Wednesday, 28 November 2018

Mead

. . . in which Bob meets an old friend and starts using emojis; read on . . .
When we bought the ruined farm-house in which we now live, you could run a small dog in under the rotted front-door. The over-hanging trees had carried away all the rain-gutters and beaten a hole in the edge of the roof. That first Summer in 1996, we spent most of the time tidying up the yard [so it looked less like Nazareth] and out-buildings and then moved in on the house to tidy it up before the builders started work. In our investigations of the structure, we revealed seven (7!) bees-nests in the roof and walls. We called in a local bee-keeper to clear these intruders away and hopefully bring each colony back to productivity. The Summer after we moved in to the refurbished house, a swarm of bees appeared in the yard, found a small crack by the frame of the bathroom window and took up residence in the reveals between wall and window. They are still there. It's restful: when you're soaking a the bath you can hear the bees rumbling just 40cm and one layer of plaster-board from your wet head. The Beloved has also kept bee-hives going on the property on and off ever since. I guess we're bee-huggers ; although I think that Lyle's Golden Syrup makes a better flapjack than honey.

When my roomie at work announced yesterday afternoon that the local chapter of the Irish Beekeepers Association was in the Concourse trying to recruit a younger demographic, I naturally went down to see whaaaat's happenin'? I was delighted to meet the youngest of this year's crop of Brewers and Distillers chatting earnestly to one of the apiarists. "Hi Kris," I twitted the young fella, "you're only here for the mead." That was only partially true because he is genuinely interested in life the universe and everything, bless his cotton socks. As I ear-wigged the conversation, my mind was working double-time because the bee-keeper's face was a) about my age b) familiar but c) certainly out of context. I idly picked up a pot of honey from the display table and read "Killoughternane Honey". It was like Marcel Proust being transported back to his childhood by the whiff of a madelaine.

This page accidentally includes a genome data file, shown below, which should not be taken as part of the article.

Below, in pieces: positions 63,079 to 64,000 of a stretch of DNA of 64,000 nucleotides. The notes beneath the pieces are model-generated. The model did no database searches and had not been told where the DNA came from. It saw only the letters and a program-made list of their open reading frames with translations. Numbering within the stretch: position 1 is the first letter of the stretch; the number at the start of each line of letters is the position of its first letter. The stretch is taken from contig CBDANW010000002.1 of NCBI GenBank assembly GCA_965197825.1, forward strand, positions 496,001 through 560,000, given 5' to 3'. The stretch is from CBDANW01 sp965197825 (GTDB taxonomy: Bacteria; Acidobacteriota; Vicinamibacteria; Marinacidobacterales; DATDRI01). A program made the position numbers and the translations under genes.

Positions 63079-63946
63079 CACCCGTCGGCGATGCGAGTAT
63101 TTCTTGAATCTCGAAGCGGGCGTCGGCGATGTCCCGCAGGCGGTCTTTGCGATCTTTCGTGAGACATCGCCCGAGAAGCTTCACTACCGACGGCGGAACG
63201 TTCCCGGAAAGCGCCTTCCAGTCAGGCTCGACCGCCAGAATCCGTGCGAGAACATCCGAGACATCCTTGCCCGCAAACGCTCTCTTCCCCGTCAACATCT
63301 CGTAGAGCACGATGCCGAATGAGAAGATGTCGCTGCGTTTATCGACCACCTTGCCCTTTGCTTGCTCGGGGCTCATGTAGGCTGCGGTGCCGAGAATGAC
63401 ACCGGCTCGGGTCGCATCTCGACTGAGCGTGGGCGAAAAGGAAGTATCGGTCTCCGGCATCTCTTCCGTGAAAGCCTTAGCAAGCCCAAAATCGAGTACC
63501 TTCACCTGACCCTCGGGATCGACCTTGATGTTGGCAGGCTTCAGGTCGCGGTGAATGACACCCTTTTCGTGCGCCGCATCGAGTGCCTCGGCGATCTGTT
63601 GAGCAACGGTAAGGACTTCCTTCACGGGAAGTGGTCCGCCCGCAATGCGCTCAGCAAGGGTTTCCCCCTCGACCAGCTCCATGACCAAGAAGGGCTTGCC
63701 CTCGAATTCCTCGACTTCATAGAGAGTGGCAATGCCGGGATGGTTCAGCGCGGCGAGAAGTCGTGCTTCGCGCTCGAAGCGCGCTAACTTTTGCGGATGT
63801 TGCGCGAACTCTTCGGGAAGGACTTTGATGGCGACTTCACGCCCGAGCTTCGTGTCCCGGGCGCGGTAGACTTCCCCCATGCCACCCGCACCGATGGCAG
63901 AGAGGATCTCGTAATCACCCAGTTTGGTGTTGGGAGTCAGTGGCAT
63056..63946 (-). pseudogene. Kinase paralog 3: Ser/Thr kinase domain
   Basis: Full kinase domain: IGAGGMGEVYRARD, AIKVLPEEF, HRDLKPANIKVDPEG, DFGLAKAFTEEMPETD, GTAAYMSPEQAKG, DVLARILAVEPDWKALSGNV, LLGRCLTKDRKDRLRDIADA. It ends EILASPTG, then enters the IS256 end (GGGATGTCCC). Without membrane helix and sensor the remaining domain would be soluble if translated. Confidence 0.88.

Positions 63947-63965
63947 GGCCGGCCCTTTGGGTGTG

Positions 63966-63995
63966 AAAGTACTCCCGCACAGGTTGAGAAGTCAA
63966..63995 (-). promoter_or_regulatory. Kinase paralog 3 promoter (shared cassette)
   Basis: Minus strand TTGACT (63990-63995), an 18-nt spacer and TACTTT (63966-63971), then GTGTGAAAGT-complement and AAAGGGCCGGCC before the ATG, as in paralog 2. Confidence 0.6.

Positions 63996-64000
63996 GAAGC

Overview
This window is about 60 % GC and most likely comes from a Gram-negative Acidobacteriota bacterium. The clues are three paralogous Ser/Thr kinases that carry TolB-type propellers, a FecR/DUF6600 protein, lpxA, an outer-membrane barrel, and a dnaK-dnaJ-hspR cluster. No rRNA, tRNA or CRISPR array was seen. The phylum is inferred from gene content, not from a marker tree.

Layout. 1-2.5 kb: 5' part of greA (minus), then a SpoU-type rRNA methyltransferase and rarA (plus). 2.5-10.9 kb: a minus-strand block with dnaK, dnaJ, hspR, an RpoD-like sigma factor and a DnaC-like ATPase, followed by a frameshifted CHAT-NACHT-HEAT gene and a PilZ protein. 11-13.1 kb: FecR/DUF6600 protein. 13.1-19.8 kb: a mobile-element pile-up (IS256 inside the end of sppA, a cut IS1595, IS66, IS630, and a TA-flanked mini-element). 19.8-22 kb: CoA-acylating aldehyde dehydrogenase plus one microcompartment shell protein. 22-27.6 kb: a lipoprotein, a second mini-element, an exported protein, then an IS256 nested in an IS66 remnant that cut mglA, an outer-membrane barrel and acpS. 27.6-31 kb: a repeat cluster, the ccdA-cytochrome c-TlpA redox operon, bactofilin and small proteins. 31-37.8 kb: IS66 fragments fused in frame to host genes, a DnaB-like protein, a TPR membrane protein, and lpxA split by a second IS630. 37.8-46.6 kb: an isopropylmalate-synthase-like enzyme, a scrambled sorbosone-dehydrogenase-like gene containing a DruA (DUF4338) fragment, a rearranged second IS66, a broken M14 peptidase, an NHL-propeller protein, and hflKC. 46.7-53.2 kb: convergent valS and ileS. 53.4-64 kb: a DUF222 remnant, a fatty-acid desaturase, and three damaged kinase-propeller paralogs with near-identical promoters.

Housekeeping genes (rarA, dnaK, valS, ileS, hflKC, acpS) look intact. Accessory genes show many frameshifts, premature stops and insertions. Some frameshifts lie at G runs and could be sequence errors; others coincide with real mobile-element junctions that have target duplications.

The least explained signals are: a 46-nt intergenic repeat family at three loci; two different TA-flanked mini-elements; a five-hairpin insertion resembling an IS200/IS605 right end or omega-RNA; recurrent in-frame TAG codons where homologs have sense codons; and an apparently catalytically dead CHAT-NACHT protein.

"Frank!" I said, "it's been a while". Almost exactly 20 years in fact. Shortly after we moved into our bee-loud home, I was sent off to  Kilkenny to buy a chain-saw: it's what every country dweller needs. I never used it because I believed it to have a fatal attraction for the limbs of novices. The Beloved also joined the Irish Timber Growers Association: because we aspired to hug trees­čî│. That winter, a flyer came in from the ITGA inviting members to attend a Chainsaw Use and Maintenance course run my Coillte, the state forest service. I mitched off work in Dublin - I was the boss of me, so it was easy to get leave - and attended the M-F 10-4 course, which was held in a wood about 80km NW of home. There were about eight men [all men] on the course and one of them was Frank. Killoghternane is only four townlands - Knockscur - Tomduff - Killedmond - Rathanna - from us, so meeting Frank was a typically Irish small world encounter. Apart from making a great deal of noise in the woods, we sat in the back of his van to have lunch on the days when it was raining and on adjacent tree-stumps on the wonderful brisk winter-sunny days when it wasn't. Interesting bloke; I learned a lot from him about our mutual neighbourhood and how to live in it.

But the main thing I took away from yesterday was the whiff  Mead. I'll be knocking off from working at The Institute in few months time, so that might be a good time to return to the heady days of the 1980s when we lived in England and I fermented anything that could be stuffed into a 5 litre demi-john.


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